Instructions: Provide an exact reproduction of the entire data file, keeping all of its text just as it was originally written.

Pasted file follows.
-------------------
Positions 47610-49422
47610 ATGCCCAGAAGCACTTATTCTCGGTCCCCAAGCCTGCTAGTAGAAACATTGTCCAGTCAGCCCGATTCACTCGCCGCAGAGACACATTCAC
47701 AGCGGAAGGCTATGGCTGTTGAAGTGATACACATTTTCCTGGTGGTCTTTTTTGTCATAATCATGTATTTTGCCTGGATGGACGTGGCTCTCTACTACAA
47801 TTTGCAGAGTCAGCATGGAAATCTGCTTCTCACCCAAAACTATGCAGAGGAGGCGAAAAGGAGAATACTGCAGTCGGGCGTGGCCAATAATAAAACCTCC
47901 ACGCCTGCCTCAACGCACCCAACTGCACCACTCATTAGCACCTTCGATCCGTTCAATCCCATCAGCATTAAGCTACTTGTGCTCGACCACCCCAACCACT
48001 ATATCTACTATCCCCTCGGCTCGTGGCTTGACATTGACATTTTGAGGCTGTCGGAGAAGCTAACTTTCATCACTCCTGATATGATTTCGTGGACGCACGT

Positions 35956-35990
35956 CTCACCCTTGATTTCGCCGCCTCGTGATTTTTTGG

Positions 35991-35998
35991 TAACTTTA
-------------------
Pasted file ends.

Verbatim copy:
Positions 47610-49422
47610 ATGCCCAGAAGCACTTATTCTCGGTCCCCAAGCCTGCTAGTAGAAACATTGTCCAGTCAGCCCGATTCACTCGCCGCAGAGACACATTCAC
47701 AGCGGAAGGCTATGGCTGTTGAAGTGATACACATTTTCCTGGTGGTCTTTTTTGTCATAATCATGTATTTTGCCTGGATGGACGTGGCTCTCTACTACAA
47801 TTTGCAGAGTCAGCATGGAAATCTGCTTCTCACCCAAAACTATGCAGAGGAGGCGAAAAGGAGAATACTGCAGTCGGGCGTGGCCAATAATAAAACCTCC
47901 ACGCCTGCCTCAACGCACCCAACTGCACCACTCATTAGCACCTTCGATCCGTTCAATCCCATCAGCATTAAGCTACTTGTGCTCGACCACCCCAACCACT
48001 ATATCTACTATCCCCTCGGCTCGTGGCTTGACATTGACATTTTGAGGCTGTCGGAGAAGCTAACTTTCATCACTCCTGATATGATTTCGTGGACGCACGT

Positions 35956-35990
35956 CTCACCCTTGATTTCGCCGCCTCGTGATTTTTTGG

Positions 35991-35998
35991 TAACTTTA